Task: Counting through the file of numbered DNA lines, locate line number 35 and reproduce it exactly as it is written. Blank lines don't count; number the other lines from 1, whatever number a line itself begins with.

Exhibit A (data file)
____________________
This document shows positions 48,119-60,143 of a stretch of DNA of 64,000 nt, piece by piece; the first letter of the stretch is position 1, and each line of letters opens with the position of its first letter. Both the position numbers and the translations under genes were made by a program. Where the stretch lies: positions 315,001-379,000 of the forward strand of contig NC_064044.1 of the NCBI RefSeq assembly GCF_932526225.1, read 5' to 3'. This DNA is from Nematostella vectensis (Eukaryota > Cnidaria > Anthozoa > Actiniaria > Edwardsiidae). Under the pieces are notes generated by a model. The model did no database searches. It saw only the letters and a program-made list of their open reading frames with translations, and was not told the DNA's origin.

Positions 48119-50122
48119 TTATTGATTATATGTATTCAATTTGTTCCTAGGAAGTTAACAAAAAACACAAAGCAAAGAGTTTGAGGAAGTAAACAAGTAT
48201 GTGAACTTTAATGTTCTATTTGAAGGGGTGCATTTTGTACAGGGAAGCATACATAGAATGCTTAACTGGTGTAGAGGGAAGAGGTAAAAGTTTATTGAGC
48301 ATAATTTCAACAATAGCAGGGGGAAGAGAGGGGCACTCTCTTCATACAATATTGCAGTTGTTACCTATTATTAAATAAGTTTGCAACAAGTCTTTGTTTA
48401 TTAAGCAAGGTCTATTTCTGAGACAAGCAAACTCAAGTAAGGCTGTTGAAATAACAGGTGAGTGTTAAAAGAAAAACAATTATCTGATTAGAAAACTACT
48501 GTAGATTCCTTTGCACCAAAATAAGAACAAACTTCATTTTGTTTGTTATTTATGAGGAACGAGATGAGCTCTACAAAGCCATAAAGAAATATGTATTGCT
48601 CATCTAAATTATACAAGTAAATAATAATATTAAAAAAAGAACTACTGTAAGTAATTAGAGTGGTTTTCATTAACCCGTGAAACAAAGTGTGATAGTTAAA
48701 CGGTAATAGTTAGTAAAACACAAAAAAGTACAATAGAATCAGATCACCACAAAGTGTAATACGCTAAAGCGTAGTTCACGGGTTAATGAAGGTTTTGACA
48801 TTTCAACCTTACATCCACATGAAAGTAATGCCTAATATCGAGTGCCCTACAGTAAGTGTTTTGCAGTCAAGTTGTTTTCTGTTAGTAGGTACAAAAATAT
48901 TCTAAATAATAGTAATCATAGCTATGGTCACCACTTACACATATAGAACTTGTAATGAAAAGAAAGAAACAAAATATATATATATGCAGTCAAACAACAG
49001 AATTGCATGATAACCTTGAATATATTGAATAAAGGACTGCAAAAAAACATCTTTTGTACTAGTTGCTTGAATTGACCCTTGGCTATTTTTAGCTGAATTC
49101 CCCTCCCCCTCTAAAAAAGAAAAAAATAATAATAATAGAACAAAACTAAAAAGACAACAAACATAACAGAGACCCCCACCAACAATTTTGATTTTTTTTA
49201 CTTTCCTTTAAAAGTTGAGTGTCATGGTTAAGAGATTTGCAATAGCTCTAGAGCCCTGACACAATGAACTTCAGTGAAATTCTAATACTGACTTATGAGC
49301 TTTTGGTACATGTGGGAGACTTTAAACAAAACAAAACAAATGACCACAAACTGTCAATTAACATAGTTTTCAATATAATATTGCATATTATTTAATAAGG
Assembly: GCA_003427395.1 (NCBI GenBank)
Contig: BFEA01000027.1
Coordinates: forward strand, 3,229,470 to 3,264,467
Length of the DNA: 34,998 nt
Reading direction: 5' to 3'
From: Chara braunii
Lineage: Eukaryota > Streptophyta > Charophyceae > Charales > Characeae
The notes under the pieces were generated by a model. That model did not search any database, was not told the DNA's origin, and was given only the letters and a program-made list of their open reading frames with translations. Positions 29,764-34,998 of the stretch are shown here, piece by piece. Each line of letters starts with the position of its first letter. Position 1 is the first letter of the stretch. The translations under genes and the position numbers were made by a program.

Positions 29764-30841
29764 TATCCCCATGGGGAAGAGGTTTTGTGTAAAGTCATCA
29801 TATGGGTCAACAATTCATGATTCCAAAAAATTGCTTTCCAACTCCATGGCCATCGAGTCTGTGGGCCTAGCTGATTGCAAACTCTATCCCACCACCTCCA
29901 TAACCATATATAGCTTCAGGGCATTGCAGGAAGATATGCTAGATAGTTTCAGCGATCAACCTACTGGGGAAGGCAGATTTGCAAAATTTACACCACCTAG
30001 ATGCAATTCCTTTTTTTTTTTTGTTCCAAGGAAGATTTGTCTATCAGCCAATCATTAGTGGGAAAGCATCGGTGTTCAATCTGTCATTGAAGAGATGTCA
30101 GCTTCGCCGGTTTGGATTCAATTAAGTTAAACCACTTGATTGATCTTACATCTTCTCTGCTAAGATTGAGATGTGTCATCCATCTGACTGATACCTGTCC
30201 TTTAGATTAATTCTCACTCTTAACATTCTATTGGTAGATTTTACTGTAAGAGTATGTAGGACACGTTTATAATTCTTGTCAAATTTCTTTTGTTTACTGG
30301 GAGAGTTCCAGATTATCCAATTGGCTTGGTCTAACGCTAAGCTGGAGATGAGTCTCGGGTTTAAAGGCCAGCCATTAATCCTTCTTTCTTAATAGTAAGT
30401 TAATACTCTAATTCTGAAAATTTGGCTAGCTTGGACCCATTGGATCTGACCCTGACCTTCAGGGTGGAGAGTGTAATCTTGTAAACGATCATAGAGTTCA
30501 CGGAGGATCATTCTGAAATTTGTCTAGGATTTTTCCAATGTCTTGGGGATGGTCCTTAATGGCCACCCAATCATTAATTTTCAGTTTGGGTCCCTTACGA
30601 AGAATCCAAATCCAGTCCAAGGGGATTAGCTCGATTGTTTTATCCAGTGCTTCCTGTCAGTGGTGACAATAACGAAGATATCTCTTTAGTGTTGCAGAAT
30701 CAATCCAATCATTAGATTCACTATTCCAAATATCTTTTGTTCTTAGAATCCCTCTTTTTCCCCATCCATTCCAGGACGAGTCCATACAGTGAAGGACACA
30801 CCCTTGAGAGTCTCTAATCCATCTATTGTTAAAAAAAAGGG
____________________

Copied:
30701 CAATCCAATCATTAGATTCACTATTCCAAATATCTTTTGTTCTTAGAATCCCTCTTTTTCCCCATCCATTCCAGGACGAGTCCATACAGTGAAGGACACA